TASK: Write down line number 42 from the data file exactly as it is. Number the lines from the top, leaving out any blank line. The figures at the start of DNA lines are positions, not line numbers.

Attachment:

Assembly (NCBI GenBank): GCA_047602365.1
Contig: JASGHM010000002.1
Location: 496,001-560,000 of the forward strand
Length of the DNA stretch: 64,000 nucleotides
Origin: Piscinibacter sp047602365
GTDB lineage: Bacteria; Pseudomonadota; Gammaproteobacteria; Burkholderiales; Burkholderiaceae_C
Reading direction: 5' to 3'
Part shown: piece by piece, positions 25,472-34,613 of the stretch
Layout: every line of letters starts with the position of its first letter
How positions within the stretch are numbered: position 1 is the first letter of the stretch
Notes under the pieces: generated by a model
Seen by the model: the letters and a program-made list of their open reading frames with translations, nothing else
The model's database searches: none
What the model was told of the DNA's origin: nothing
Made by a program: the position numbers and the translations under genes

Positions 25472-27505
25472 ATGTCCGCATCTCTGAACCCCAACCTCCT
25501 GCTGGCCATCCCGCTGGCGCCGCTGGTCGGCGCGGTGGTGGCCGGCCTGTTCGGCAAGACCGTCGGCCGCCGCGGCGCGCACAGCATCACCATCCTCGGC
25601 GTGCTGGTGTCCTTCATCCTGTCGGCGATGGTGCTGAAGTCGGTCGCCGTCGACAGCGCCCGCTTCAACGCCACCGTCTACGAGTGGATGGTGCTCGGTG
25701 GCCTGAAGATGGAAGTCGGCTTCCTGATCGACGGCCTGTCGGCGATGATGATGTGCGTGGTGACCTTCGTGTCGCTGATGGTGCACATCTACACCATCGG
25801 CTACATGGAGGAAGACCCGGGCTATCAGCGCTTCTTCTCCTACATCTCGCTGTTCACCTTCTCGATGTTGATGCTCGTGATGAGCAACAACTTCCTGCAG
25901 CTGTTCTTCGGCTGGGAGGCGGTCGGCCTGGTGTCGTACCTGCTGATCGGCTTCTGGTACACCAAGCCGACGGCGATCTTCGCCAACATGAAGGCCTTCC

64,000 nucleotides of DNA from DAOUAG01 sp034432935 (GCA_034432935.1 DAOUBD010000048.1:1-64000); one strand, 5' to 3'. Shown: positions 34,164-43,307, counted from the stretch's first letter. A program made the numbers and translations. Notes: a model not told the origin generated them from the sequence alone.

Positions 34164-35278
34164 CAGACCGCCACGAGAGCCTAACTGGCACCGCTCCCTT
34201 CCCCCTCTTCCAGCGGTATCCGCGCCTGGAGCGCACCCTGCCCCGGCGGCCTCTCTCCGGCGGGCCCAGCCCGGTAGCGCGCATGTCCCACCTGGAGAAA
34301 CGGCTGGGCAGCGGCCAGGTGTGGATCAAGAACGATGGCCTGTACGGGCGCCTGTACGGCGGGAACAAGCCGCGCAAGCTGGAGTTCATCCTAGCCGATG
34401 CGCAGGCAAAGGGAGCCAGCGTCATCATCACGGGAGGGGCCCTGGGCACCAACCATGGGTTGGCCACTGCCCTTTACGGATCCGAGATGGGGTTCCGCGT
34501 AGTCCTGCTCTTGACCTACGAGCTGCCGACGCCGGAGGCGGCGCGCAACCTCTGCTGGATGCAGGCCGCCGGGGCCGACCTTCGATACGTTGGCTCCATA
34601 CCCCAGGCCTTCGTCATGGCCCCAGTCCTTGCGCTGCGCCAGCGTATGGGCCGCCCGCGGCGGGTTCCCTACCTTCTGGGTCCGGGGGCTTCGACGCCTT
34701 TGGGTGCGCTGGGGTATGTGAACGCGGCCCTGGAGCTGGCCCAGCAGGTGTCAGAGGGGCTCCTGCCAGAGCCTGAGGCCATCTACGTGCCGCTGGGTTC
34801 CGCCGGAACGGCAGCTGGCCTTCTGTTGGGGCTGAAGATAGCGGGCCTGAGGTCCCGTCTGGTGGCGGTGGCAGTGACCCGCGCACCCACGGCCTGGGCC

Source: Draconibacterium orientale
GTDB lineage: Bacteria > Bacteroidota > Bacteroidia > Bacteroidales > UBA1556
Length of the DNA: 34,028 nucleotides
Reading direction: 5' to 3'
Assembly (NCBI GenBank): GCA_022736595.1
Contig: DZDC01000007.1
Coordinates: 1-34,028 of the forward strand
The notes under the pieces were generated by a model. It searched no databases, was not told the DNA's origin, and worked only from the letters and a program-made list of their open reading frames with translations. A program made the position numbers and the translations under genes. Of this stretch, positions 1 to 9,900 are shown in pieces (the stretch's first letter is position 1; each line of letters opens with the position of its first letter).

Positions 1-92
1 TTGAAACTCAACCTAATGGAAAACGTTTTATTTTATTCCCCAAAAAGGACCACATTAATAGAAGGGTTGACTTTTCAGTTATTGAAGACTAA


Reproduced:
1 TTGAAACTCAACCTAATGGAAAACGTTTTATTTTATTCCCCAAAAAGGACCACATTAATAGAAGGGTTGACTTTTCAGTTATTGAAGACTAA